Microbes and Health Part III –  Say Hello To My Little Friend

By Farhana Rahman

Abstract painting

Photo by Joel Filipe on Unsplash

Courtesy of microbiologists Dr Finlay and Dr Arrieta, I’ve been devouring their book Let Them Eat Dirt with hungry interest. In parts I and II, we touched on microbes, what they are, how they develop our immune system.  We also discussed the Hygiene Hypothesis which suggests that modern life has reduced our exposure to a variety of microbes in childhood.  

Immature Immune Systems

Lack of exposure to microbes in childhood is postulated to have caused our immune systems to remain immature in adulthood. The authors suggest that this in turn causes our immune systems to overreactto harmless microbes, causing widespread responses in our bodies which can lead to common conditions like asthma, allergies and diabetes (all conditions where our immune system is thought to play a role).

So what are we to do?  Short of rolling round in mud all day and burning all antibiotics to the ground, what choice do we have?  

Luckily, plenty.  Read on!

7 tips to make microbes work for you:

1.     Start from birth.  If you are reading this, then unfortunately this bit is too late for you.  But should you choose to rear children, this good stuff starts in the womb. Cultivate beneficial gut microbes by eating healthily in pregnancy and when breastfeeding – eat plenty of fruit, vegetables, pulses and reduce sugary foods – this will feed ‘good’ microbes in your gut.  These are then passed on to a newborn through childbirth and breastfeeding.

2.     Speak to your doctor about considering probiotics during pregnancy and lactation – ones that contain Lactobacillus and Bifidobacterium.  This is to feed ‘good’ microbes in the gut and also the vaginal tract.  I recently attended a fascinating study day organised by the Allergy Academy at King’s College London and they also talked about how the probiotic and prebiotic use in pregnancy may have a role in preventing the development of eczema in a baby.

3.     Breastfeed your baby if you can and want to– this will nourish the baby’s ‘good’ gut microbes.  However, if you can’t or choose not to, it’s all good.  Ultimately, your wellbeing is essential to that of your baby.  Moreover, it’s also imperative that women are empowered to make choices for themselves as people, not just as mothers.  Just because you’ve had a baby doesn’t mean your preferences for yourself are no longer a priority.  Breastfeeding rant over. I’ll step off the podium now.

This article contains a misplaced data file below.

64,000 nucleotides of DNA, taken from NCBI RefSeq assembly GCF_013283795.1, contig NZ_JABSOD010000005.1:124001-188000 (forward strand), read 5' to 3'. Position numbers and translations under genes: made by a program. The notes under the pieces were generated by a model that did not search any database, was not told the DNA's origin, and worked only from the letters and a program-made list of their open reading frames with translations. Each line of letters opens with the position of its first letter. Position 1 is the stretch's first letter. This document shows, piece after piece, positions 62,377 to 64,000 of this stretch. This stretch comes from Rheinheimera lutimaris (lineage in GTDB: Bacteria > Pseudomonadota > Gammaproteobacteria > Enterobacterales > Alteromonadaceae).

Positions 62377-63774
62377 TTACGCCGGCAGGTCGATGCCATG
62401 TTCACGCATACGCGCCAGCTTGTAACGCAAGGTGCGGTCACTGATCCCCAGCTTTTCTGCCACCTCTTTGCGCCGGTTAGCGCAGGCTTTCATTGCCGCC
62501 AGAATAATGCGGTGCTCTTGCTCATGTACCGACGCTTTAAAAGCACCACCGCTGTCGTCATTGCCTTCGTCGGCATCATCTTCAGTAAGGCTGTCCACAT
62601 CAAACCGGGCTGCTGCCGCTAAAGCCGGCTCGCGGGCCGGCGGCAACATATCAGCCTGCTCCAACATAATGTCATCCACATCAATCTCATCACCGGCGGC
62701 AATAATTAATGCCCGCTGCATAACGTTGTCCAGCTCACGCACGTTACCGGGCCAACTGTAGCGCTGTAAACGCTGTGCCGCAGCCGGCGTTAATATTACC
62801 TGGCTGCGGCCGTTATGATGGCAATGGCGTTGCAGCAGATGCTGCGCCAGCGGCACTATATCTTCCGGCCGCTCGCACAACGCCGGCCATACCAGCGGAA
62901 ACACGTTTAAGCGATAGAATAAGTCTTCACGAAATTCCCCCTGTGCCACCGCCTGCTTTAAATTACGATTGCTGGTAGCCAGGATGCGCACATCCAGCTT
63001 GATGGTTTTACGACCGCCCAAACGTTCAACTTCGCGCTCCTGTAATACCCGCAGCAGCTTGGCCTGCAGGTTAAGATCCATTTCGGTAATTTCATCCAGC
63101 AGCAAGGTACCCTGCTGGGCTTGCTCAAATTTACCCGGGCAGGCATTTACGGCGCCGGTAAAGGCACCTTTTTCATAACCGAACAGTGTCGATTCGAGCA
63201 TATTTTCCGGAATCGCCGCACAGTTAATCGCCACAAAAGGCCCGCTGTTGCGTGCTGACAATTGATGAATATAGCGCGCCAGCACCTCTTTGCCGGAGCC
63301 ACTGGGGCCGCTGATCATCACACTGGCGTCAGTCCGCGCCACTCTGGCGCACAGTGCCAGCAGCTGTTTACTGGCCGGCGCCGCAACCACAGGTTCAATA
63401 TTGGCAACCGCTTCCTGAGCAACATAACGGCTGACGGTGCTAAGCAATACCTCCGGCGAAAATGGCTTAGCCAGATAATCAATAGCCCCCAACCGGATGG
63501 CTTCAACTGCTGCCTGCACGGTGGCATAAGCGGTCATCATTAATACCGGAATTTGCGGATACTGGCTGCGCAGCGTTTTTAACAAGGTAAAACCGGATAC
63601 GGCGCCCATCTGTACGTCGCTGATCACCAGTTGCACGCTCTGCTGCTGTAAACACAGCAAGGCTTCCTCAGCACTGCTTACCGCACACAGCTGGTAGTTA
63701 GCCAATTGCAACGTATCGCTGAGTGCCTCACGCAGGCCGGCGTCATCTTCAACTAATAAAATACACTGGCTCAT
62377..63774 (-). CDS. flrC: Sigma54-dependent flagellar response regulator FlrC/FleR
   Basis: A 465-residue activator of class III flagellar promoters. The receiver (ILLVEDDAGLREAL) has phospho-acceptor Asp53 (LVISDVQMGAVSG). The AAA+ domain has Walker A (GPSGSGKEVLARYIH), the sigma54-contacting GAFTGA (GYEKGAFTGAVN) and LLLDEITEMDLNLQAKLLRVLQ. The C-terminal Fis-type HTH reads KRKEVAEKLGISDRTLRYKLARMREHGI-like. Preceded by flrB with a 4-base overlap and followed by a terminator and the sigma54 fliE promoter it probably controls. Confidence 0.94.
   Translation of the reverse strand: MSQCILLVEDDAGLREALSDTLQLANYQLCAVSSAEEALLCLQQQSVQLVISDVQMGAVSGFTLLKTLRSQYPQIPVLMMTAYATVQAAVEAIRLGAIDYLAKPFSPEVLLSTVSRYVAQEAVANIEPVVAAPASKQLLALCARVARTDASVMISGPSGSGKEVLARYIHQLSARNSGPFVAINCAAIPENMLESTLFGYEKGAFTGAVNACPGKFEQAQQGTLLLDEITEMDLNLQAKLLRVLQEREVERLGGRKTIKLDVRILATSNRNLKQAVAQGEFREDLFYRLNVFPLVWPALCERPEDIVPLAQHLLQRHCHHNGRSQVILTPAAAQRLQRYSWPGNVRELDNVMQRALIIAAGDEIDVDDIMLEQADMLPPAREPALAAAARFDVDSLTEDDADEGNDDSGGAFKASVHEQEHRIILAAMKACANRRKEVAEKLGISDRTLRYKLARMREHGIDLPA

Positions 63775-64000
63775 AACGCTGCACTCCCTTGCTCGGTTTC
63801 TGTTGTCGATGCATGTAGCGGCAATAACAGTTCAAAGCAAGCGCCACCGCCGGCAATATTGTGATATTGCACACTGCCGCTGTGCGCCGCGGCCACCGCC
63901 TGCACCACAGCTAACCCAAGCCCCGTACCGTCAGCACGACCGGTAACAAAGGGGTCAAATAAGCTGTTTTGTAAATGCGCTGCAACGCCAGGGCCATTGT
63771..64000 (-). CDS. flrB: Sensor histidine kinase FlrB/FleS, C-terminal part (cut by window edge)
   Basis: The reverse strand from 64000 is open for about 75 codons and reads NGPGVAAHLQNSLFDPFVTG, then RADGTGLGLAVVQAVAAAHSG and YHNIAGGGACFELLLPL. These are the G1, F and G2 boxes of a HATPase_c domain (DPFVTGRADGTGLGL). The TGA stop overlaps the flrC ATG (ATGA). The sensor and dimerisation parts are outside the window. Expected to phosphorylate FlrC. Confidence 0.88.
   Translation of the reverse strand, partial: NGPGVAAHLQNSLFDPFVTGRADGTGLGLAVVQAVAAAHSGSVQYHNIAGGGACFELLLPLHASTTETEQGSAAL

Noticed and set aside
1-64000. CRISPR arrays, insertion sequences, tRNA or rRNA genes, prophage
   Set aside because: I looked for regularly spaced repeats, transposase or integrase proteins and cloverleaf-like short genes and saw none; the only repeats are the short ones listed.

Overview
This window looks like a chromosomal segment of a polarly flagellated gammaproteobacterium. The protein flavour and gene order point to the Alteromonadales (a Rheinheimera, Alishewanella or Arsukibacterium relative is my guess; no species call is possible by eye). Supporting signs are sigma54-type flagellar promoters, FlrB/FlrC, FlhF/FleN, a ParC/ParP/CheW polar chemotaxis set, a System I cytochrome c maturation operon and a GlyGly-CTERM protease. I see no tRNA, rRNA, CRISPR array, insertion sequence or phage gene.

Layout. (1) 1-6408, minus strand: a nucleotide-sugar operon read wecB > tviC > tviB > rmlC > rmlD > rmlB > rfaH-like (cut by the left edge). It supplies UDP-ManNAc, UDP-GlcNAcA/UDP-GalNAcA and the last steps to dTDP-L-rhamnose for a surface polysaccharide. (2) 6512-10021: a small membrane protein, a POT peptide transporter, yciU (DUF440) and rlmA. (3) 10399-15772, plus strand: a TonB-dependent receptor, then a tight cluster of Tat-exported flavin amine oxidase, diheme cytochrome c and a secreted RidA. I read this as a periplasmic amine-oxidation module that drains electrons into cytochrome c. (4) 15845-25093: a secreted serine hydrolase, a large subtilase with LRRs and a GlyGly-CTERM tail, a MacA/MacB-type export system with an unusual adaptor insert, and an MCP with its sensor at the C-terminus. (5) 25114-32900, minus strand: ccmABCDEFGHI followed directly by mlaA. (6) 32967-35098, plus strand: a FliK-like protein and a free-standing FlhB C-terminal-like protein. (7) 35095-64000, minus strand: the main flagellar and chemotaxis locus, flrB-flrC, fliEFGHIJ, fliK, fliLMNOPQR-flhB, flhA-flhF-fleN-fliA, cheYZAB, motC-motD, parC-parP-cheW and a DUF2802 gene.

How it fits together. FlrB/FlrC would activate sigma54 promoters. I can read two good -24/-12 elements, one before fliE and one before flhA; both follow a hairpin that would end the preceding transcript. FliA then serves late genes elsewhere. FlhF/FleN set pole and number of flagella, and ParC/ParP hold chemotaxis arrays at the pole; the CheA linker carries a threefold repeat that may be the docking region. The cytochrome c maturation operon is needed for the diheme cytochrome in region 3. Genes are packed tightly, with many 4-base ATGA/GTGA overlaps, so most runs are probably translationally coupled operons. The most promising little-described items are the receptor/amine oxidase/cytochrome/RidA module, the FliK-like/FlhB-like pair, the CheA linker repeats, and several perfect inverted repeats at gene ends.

4.     Give your little one a varied diet once weaning begins.  Think a variety of pulses, grains, starchy veg and fibre in the form of fruit and vegetables and keep processed, sugary foods to a minimum. This will feed their ‘good’ gut microbes.  And in the likely event that you’re a grown adult reading this, the same applies to you! Feed your gut wisely.  

5.     Antibiotics: be sensible.  Every year I will have this discussion when cold and flu season comes.  The majority of winter bugs are caused by viruses – headache, temperature, cough, runny nose, sore throat.  Antibiotics do not work against viruses; when you see a doctor, s/he will look for signs of a bacterial infection and if there are no signs, they will not prescribe you antibiotics.  It’s not personal!  Overuse of antibiotics causes resistance where disease-causing bacteria develop super powers and antibiotics don’t work against them any more. Furthermore, antibiotics kill bad as well as good bacteria.  And if you don’t actually need them in the first place, they can cause you more harm than good.  This is especially important to remember since some studies have shown high rates of antibiotic use in childhood linked to certain chronic diseases later in life.  However, if your doctor feels you or your child needs antibiotics, don’t refuse treatment.  Antibiotics when used correctly are life saving.  Consider taking some probiotis after instead.

6.     Stress less:  feeling stressed can be detrimental to your gut microbes – studies suggest a healthy gut leads to a healthy brain.  Stress in pregnancy can adversely affect the pregnant mother’s microbes and studies have shown this is mirrored in her baby and can be linked to certain issues in newborns in some studies.  Stressed now about being stressed?  Aren’t we all? DON’T PANIC. It’s all good.  Have a read of basically every other blog post we’ve done on ways to de-stress. Sorted.


Here’s a link to this fascinating read and let us know what you think!



Sign up to the newsletter to stay up to date!













farzana rahman